Julie Burchill

What Emma Thompson needs to understand about celebrity nudity

What Emma Thompson needs to understand about celebrity nudity
Emma Thompson in Good Luck to you Leo Grande (Photo: Searchlight)
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Another day, another diva disrobes. If it’s not Madonna (63) being ‘outraged’ after being banned from Instagram Live (after continually breaking the app’s rules with her nude posts) for ‘digital depictions of her vagina’ it’s Emma Thompson (also 63) getting her kit off for her new film, in which she plays a widow who hires a sex worker. And like a bleak backbeat, we have the sad spectre of Britney Spears, a young woman used as an ATM machine by her immediate family and as fantasy fodder by strangers since she was old enough to wear a school uniform ironically. Her social media since her recent emancipation shows her to be understandably confused about what she is valued for and she has shared a string of naked pics with her 41 million Instagram followers.

From the time Adam swerved Lilith for Eve, women have been sorted neatly into two types by various patriarchies: the Good and the Bad, the Virgin and the Whore. But I tend to think that we’re more accurately – and less judgementally – divided into the Tough and the Tender.

Jennifer Lopez often posts shots of herself wearing very little. But when she does it, it never seems like a cry for help or a plea for attention – simply a straightforward celebration of a body which has assisted its owner to command a vast fortune as a singer, dancer and actress over three decades. Lopez posed naked as recently as two years ago, wearing nothing but her engagement ring on the cover of her single ‘In The Morning’ and sharing the sight with her 133 million Instagram followers. ‘Surprise!’ she wrote. ‘Here’s the official cover art for #InTheMorning. Single drops Friday.’ It was a masterpiece of understatement. I fancy that Lopez strips for the same reason that Ursula Andress gave when asked why she took her clothes off for Playboy back in the day: ‘Because I’m beautiful’. And for the money, of course – but not needing the money, being already successful, adds to the take-it-or-leave-it air of insouciance such women display.

You’ll know a Tough Broad like Lopez when you see one. (Not to be confused with the – shudder – Strong Woman, a phrase I’ve grown to loathe over the years, as every weak ninny of the female sex has rushed to adopt it as their own. Unless you can pull a truck along with your teeth, please don’t call yourself a Strong Woman.) Tough Broads disrobe, drink and drug as they see fit; when they’ve had enough, they move on and embrace moderation.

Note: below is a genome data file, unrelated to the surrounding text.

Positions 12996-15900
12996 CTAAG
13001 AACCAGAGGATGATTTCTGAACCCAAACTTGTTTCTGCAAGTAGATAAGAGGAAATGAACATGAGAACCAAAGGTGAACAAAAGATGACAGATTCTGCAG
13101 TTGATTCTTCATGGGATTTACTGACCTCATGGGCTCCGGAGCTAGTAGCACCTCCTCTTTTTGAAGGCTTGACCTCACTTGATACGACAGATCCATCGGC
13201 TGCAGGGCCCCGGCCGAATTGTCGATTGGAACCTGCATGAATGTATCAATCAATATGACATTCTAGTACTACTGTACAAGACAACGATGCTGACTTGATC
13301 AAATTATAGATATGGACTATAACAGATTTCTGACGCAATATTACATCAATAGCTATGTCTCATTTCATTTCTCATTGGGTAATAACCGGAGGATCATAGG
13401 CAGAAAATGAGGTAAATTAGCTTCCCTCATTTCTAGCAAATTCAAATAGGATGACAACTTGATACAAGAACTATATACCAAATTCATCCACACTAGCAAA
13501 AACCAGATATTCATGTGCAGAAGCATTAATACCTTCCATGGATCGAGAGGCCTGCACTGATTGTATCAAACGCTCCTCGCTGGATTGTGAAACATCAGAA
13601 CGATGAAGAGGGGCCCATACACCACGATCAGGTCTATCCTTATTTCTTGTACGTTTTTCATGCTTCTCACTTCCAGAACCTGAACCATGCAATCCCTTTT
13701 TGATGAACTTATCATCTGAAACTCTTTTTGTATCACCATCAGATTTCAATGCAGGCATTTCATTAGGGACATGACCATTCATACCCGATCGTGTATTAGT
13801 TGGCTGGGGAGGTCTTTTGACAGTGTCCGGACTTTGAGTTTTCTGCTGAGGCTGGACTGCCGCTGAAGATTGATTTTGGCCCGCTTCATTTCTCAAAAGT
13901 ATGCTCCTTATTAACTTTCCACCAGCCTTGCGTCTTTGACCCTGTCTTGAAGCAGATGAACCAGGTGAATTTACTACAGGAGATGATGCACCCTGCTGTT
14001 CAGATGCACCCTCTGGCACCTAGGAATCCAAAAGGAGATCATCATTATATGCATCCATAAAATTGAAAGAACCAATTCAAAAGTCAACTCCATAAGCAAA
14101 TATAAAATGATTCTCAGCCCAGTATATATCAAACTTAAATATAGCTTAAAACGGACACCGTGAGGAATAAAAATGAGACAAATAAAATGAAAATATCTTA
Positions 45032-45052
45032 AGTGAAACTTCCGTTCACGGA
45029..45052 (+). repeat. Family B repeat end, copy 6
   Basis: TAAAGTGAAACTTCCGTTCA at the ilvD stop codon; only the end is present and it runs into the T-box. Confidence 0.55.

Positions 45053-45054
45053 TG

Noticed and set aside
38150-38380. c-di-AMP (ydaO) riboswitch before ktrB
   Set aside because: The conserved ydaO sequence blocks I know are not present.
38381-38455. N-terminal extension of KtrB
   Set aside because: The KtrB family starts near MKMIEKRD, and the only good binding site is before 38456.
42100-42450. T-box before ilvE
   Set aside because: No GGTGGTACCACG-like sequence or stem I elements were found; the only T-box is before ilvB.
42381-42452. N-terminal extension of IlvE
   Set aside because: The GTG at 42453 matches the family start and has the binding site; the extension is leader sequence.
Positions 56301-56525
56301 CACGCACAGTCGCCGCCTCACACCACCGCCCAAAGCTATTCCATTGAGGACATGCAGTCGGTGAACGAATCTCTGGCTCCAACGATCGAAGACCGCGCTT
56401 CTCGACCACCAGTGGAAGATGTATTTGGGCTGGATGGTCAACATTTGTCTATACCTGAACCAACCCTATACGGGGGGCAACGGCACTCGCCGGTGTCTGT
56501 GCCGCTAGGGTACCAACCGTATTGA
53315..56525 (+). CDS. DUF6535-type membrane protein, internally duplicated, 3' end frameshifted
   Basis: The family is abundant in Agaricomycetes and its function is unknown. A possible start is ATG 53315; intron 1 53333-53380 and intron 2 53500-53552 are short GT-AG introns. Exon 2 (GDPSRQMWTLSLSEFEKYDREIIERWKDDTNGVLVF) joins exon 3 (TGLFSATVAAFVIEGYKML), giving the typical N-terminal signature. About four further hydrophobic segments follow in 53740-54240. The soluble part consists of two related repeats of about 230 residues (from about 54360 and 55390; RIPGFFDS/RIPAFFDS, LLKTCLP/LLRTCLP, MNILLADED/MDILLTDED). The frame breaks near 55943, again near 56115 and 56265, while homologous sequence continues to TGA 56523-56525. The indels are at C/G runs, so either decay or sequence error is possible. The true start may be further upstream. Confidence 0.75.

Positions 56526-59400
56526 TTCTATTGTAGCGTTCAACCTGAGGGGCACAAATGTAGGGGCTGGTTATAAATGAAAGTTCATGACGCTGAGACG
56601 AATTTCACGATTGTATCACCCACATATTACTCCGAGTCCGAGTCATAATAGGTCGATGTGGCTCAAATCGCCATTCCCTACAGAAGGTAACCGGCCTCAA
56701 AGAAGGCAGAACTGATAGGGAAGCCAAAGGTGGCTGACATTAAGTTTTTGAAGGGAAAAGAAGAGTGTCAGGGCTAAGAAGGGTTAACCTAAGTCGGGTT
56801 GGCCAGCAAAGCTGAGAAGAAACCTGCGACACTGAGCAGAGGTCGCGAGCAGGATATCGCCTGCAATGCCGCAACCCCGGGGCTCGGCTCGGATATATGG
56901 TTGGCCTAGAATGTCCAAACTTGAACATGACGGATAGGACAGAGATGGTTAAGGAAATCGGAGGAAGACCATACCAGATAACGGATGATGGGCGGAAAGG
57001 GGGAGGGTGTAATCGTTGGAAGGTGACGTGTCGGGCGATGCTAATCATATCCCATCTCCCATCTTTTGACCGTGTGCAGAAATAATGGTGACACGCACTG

But if women are Tender Babes, such antics may damage them. Stripping off, especially, looks more like a side-effect of self-harm rather than self-esteem. Marilyn Monroe was, of course the tenderest babe of them all – when her nude photos came to light in Playboy, having posed for them for a 1952 calendar, and she was asked why she had done it, she replied ‘Hunger’. It’s not extreme to say that the commodification which eventually killed her started here, lending an even creepier necrophiliac feel to Hugh Hefner’s statement in 2012 on the 50th anniversary of her death, when his dirty mag chose to rake over the poor creature’s ashes for profit: ‘She was most in control when she was in the nude. What would be a position of vulnerability for others was a position of power for her.’ Her sad life and early death would suggest otherwise.

What about those who don’t need the money and do it anyway – those privately-educated, over-privileged smuggies who strip off in the name of ‘fat activism’? Their poster girl is Lena Dunham, with her bovine eyes and her regrettable urge to get her baps out whatever the weather. No doubt this type of woke woman considers such antics ‘empowering’ but – like Slut Walks and pole-dancing, also rebranded as modern feminism – stripping off and then complaining about being objectified is about as logical as a flasher complaining that people are looking at him funny.

So, on the whole, the best way to undress in public is to do an Andress and simply say ‘Because I’m beautiful.’ Try not to get pretentious about it; whereas Madonna once disrobed out of sheer high spirits, her recent peep-shows have an air of derangement about them. Be a Kate Moss, not a Lottie Moss; if you decide to flaunt your youthful beauty, do it for a Calvin Klein billboard rather than the geek chorus of OnlyFans.

In the past, getting naked in public for pay was largely confined to the desperate and the decadent; now it can seem that everybody’s doing it. But whether young women chose to see this route to public attention as a blessing or a curse, it might be wise for them to consider first whether they are tough or tender. Because it is these differing personality traits which will decide whether exposing themselves may be the springboard to stardom – or sorrow.